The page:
Apple applies for trademark on Beatles Granny Smith logo

Apple has made moves to finalise a deal that gives it the exclusive right to use two Granny Smith logos originally seen on The Beatles' records.


Apple is attempting to finalise ownership of the Granny Smith logos it won from Apple Corps, The Beatles' record label, in a legal settlement in 2007.

Patently Apple reports that Apple Inc has filed for two trademark applications with the European Trademarks Office, "under 14 International Classifications covering such matters as computer hardware, online social networking services, mobile phones, musical instruments, games, clothing/headgear, advertising, education and broadcasting".

The two logos, one featuring a side-on shot of a Granny Smith apple and the other a cross-section of a Granny Smith apple, are already owned by Apple under the terms of the 2007 deal, though their continued use by Apple Corps is licensed.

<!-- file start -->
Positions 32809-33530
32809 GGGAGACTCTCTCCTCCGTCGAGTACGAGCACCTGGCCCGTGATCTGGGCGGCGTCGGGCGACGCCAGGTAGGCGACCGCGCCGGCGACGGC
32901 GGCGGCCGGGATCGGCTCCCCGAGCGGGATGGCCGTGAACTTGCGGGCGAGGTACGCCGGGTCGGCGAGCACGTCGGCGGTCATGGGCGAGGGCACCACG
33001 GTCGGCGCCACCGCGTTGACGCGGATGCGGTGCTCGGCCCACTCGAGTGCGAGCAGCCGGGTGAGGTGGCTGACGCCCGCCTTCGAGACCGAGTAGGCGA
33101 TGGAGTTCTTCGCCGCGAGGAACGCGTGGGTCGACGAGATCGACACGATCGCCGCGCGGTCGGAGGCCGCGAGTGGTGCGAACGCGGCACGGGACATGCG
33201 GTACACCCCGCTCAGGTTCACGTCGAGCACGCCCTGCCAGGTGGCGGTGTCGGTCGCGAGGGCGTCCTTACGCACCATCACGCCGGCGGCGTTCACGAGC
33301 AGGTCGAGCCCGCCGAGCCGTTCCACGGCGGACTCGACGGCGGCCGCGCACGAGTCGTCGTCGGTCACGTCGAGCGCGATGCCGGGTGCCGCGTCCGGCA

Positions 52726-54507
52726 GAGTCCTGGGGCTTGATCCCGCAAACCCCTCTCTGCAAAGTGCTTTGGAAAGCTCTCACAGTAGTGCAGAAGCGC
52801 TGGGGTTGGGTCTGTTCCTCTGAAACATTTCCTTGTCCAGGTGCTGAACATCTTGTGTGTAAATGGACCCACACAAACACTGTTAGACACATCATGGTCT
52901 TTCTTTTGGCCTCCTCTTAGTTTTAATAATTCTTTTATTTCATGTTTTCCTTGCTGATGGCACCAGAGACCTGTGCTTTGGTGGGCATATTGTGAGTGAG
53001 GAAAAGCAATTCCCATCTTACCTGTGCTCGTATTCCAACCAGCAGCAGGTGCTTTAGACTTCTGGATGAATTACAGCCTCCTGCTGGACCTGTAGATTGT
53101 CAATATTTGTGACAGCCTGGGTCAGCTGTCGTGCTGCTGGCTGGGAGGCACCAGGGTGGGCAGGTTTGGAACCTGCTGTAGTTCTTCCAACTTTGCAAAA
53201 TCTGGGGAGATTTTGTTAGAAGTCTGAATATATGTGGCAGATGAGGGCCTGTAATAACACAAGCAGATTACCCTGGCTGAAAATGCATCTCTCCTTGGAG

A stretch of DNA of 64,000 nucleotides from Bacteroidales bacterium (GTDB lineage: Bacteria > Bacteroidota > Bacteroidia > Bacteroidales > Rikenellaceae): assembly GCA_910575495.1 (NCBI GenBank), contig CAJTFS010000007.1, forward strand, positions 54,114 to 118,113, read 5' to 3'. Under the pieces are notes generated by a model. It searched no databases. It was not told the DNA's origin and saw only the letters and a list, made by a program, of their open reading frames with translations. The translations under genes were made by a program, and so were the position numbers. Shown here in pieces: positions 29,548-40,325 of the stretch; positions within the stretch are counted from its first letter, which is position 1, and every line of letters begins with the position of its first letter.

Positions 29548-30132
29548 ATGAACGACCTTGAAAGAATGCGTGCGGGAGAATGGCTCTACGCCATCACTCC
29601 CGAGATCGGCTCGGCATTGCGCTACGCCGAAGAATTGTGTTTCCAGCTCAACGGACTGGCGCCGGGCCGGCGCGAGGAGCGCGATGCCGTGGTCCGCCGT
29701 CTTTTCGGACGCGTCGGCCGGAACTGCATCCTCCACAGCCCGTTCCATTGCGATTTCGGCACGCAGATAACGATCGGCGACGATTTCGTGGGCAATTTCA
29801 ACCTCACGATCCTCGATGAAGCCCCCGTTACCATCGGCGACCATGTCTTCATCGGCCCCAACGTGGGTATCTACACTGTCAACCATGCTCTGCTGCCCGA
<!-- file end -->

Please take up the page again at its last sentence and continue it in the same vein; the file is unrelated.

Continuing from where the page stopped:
The two companies had been two court on two occasions before, in 1981 and 1991, over use of the logos with Apple Corps successfully proving Apple Inc had infringed its trademarks on both occasions. The exact terms of the 2007 settlement were never revealed.

In November 2010, The Beatles' music finally made its debut on iTunes after a long-running wrangle between EMI and Apple.

According to reports, the licensing deal that brought The Beatles to iTunes is somewhat unique, with direct payments being made from iTunes download sales to Apple Corps rather than going through EMI.

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